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Many medical facilities throughout Maryland are funded by the federal government. A person who suffers harm due to incompetent medical care at a federal facility, therefore, will likely file any medical malpractice claims in federal court naming the federal government as the defendant. Plaintiffs pursuing claims for medical negligence in the federal arena must nonetheless comply with Maryland’s requirements regarding malpractice claims, otherwise they may waive the right to recover damages, as demonstrated in a recent opinion issued by a Maryland court. If you were harmed by inadequate medical treatment in a federal facility, it is in your best interest to speak to a skillful Maryland medical malpractice attorney as soon as possible.

The Plaintiff’s Care

It is reported that the plaintiff sought treatment at a hospital operated by the defendant federal government for a pilonidal cyst. He underwent a procedure to remove the cyst that was performed by the defendant’s physicians, after which he suffered ongoing discomfort and pain. He then filed an administrative claim with the defendant in which he stated his allegations regarding his negligent care. The defendant denied his claim, and he filed a lawsuit against the defendant under the Federal Tort Claims Act (FTCA), asserting medical negligence claims.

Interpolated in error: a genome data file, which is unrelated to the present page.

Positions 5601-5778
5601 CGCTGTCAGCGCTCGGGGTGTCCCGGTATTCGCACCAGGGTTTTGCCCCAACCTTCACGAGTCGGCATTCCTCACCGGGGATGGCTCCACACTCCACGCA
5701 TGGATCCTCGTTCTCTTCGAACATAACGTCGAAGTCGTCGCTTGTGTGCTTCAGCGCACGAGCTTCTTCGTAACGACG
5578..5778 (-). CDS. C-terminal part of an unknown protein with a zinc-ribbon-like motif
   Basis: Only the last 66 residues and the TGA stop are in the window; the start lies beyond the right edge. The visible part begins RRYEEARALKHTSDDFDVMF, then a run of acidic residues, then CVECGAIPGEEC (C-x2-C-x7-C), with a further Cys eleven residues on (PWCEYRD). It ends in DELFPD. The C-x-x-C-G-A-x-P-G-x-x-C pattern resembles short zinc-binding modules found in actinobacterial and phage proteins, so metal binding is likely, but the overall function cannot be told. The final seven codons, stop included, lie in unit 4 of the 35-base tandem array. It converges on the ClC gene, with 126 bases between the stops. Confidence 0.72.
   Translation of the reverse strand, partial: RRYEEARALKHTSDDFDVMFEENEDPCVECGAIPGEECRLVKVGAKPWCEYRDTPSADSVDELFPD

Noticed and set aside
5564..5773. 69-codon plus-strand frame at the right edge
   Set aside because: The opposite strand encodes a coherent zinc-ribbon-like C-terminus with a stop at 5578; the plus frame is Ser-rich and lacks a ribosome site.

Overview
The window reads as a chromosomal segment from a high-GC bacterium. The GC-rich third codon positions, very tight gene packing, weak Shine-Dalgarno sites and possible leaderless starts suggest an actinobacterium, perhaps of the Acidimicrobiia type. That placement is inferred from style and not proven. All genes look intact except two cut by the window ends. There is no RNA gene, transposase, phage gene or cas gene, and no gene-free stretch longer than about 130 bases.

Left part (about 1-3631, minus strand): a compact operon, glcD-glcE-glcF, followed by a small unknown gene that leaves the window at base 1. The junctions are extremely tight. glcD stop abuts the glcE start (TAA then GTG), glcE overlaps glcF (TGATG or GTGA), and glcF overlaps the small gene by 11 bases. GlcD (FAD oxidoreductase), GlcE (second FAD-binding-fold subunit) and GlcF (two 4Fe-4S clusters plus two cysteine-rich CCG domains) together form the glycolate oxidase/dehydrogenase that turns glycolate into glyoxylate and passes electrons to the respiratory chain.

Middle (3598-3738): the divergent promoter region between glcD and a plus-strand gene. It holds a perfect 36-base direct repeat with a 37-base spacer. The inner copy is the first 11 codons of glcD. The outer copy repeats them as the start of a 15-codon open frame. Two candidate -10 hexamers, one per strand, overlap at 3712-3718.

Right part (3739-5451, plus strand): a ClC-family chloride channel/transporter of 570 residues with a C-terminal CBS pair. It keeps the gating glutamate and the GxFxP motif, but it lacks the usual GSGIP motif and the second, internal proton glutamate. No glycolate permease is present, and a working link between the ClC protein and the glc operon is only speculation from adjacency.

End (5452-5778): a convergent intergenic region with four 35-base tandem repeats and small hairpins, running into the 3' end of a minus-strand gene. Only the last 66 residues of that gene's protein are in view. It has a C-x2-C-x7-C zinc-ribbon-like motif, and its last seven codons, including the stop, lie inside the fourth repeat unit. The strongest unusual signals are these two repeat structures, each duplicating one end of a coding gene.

It is alleged that the defendant filed a motion to dismiss, arguing that the court did not have subject matter jurisdiction because the plaintiff failed to comply with Maryland’s statutory requirements for pursuing a medical negligence claim. The court agreed and ultimately dismissed the plaintiff’s complaint. Continue Reading

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In medical malpractice lawsuits, medical documents and images detailing the plaintiff’s treatment are essential to proving liability. As such, if a defendant refuses to produce certain records, it can greatly impair a plaintiff’s ability to present a compelling case. In some instances, though, a defendant is permitted to withhold evidence, such as when the documents sought are privileged. In a recent opinion, a Maryland court discussed medical peer review privilege in a case arising out of alleged medical negligence during a surgical procedure. If you or a loved one suffered injuries due to a careless treatment provider, you may have a viable claim for compensation, and it is in your best interest to speak to a Maryland medical malpractice lawyer about your options.